In Lebanese cuisine, labne is a thick yogurt spread served drizzled with olive oil as part of maza (many small plates) and used as a condiment with savory dishes. My Sitto ate her own labne every single morning, spread with the back of her spoon on two slices of buttered toast. She wasn’t so concerned about fat calories. To her this was breakfast. She looked forward to it, and she enjoyed every bite.

You may be thinking that you can just buy one of the popular thick Greek yogurts that dominate the dairy section of the grocery store. Those aren’t bad, and it’s good to see this essential component to Middle Eastern eating become so broadly loved. But the depth of flavor and silkiness (not to mention cost-effectiveness) of homemade labne reigns supreme.

For me, labne is a trusted friend, there for me as the final touch when I’ve gone all out for a plate of coosa, or when I am just looking for something soothing and fast to eat in the evening. Labne, kalamata olives, and some thin pita bread were my go-to dinner after days in cooking school taste-testing 15 sugary meringue cakes or the same number of organ-meat dishes, or sawing the leg off of a 250 lb. (slaughtered) pig.

The recipe to make your own yogurt, or laban, is here, published recently when we made it into laban khiyar, a cucumber and mint salad.

How to thicken yogurt for Labne:

  1. Place a colander in the sink and lay a clean, thin bread towel or a few layers of cheesecloth in it. The cloth must be large enough to tie the ends together over the yogurt.
  2. Spoon chilled yogurt into the towel. Use gravity to drain the liquid out of the laban; tie two opposite corners of the towel over the yogurt, then tie the other two corners over that. Hang this over your kitchen sink faucet, with the strainer underneath to catch the package if it falls. Alternatively, to keep your sink free, hang this hobo sack of laban from a wooden spoon suspended over a bowl. The liquid that drains off is whey, which can be used in other dishes but I just discard mine.
  3. Drain your labne for a good eight hours. Once or twice, place the sack in the colander in the sink, untie it, and whisk the yogurt until smooth to incorporate the thickened edges with the thinner yogurt. Tie it and hang it back to drain. When the labne is thickened, scrape it from the towel into a bowl and whisk it well until smooth. Cover and chill, ideally over night.
  4. When ready to serve, spread the labne on a plate and drizzle with olive oil. Crushed dried mint is also a nice garnish.

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11 Responses to "Technique: How to thicken yogurt for Labne"
  1. Elizabeth Escobedo says:

    Hi! I can’t wait to make my own yogurt! How long can it keep in the refrigerator?

    • Maureen Abood says:

      Hi! Laban or labne will keep for many weeks, 3 or longer, refrigerated in an airtight container. Let me know how it comes out!

  2. Patricia Abood says:

    Hi Maureen,
    I’m enjoying going through your website. I make labne fairly often. I use 2% milk and it works out fine. I place a towel in a colander, put the colander over a large pot or bowl, dump the fresh lubne into the colander and let it drain in the refrigerator. This way the lubne is chilled and ready to eat when it’s done draining.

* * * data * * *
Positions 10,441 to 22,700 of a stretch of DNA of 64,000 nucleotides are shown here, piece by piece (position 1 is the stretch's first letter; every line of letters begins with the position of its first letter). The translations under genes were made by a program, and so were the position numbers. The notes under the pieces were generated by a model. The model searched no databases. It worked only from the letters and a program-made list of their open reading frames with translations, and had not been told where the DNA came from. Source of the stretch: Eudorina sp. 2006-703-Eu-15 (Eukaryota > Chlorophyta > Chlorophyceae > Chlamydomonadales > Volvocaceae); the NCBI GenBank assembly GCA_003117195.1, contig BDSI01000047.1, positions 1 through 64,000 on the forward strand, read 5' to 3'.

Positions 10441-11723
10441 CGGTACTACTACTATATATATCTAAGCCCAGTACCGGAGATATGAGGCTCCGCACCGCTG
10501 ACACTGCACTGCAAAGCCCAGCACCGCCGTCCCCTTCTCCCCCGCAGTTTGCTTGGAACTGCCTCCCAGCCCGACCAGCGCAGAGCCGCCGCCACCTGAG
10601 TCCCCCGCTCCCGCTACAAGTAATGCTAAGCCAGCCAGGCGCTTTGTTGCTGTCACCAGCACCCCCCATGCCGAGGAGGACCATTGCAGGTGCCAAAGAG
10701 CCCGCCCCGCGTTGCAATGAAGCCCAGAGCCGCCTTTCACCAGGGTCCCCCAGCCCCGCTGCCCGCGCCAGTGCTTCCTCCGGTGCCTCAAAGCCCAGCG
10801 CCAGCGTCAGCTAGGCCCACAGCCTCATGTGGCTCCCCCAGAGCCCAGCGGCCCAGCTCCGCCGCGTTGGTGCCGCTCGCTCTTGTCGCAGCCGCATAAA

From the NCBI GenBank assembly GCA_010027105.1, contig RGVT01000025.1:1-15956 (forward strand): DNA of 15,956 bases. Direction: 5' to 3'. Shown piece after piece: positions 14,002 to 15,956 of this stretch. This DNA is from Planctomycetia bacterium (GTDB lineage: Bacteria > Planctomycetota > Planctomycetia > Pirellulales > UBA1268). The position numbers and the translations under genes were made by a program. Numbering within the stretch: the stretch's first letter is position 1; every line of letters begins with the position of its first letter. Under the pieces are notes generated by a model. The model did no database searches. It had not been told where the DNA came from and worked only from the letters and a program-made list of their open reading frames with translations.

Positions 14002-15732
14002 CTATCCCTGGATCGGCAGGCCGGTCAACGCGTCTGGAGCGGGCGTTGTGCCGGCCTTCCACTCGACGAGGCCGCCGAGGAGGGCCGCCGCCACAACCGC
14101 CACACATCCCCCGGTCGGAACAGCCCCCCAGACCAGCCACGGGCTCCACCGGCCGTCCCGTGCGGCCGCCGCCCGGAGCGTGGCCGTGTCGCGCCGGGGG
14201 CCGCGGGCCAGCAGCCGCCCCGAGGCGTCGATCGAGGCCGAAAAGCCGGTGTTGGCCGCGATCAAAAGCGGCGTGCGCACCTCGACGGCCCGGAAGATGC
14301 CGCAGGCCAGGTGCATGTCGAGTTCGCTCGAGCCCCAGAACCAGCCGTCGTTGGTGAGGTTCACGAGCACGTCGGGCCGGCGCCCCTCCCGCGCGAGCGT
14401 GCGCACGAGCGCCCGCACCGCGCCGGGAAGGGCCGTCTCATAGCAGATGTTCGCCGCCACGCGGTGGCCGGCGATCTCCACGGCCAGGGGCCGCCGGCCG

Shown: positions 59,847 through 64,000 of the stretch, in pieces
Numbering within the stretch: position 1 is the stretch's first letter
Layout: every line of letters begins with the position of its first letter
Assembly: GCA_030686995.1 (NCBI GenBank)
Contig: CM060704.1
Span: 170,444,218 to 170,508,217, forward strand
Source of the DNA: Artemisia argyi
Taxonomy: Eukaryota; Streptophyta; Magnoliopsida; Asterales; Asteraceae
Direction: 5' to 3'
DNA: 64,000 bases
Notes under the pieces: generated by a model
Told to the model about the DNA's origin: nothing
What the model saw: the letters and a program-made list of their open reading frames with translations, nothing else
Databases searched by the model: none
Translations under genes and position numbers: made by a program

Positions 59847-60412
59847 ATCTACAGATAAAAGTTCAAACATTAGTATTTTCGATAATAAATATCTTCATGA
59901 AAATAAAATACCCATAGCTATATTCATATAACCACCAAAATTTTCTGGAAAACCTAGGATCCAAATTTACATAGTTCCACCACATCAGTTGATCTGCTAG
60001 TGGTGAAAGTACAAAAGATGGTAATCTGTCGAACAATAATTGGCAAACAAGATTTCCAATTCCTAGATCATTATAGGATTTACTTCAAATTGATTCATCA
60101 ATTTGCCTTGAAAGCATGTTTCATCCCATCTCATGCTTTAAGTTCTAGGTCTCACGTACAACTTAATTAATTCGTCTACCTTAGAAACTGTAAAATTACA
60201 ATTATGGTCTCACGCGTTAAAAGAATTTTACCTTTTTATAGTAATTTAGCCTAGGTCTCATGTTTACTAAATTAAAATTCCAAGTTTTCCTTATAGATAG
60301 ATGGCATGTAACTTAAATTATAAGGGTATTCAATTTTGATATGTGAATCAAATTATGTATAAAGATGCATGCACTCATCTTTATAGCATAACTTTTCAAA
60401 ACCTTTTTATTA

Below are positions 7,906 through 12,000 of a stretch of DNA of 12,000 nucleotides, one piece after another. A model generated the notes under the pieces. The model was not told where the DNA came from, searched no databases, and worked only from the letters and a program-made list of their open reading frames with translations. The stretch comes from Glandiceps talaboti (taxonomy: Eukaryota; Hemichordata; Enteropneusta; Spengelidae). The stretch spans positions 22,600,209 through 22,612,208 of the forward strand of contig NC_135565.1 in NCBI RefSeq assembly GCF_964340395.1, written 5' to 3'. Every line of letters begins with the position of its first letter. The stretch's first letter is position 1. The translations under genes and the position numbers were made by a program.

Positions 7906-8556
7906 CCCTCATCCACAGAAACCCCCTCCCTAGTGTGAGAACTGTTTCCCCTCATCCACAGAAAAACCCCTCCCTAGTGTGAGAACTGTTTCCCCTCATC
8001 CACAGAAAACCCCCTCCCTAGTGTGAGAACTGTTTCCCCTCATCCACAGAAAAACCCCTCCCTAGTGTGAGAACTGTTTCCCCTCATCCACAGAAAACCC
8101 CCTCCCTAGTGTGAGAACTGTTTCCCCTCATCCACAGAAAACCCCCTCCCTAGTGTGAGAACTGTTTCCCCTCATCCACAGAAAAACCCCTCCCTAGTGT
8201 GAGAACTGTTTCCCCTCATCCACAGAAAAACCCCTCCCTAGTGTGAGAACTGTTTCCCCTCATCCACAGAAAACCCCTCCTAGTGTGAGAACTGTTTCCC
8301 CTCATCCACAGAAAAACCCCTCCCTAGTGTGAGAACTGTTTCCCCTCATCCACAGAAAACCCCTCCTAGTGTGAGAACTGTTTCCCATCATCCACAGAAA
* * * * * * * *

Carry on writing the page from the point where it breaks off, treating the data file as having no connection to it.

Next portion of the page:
3. Maureen:

    Of all the recipes I love to make, yours are the closest to my mother’s recipes. The only difference being my parents used Cumin (St. Paul Lebanese) while most of the Minneapolis Lebanese use Cinnamon and Allspice! I also use Mazola Corn Oil or Extra-Virgin Olive Oil instead of Canola…after reading Snopes on Canola…I realize the Jury is still out, I just shy away from it…. http://www.snopes.com/medical/toxins/canola.asp Your recipes and illustrations (photos) are great and makes cooking simple for those of us that have a hard time remembering our mother’s and grandmother’s techniques. Thanks again for posting all your recipes! Larry Josephs

    • Maureen Abood says:

      Thanks so much Larry! And thanks too for your thoughts on oils. I also like grapeseed oi.

    • Ken says:

      I think the Jury came back into the courtroom and delivered a clear verdict some time ago on Canola. It does no harm. The email quoted in the Snopes article is a classic example of the kind of pseudo science and anecdote masquerading as argument that makes it essential to be very cautious about the internet as a source of dietary (or any other) information.

      Thanks for a wonderful site, Maureen. We are lucky enough to have lots of great lebanese restaurants in Australia and some good commercial suppliers of both laban and labneh, but you have persuaded me to have a go at making my own.

      • Maureen Abood says:

        Thank you very much for this comment about canola, Ken, and for your kind words. Good for you for diving into the labneh-making! I hope you enjoy it as much as I do!

  4. Ron Hashim says:

    Hi I have one question for you when making labne my sitto would put salt in it have you ever done that and what would be the advantage of doing that if any can you let me know please thank you

    • Maureen Abood says:

      Hi Ron–you know, I salt after the labne is made, and that is how I always see it done too. I will try it salting first to see how it comes out!

  5. Tan Xiaoguo says:

    I want to hug you.
    I live in Western China and cannot buy yogurt without sugar. I love Lebanese and Greek style yogurt and since I can’t buy it, I decided to make it. I found your recipe and easy to follow technique. And it turned out great!
    I am so happy. I think you are very generous for sharing this wonderful, easy technique with the world. This weekend I will teach it to my friends. Thank you so much. xx

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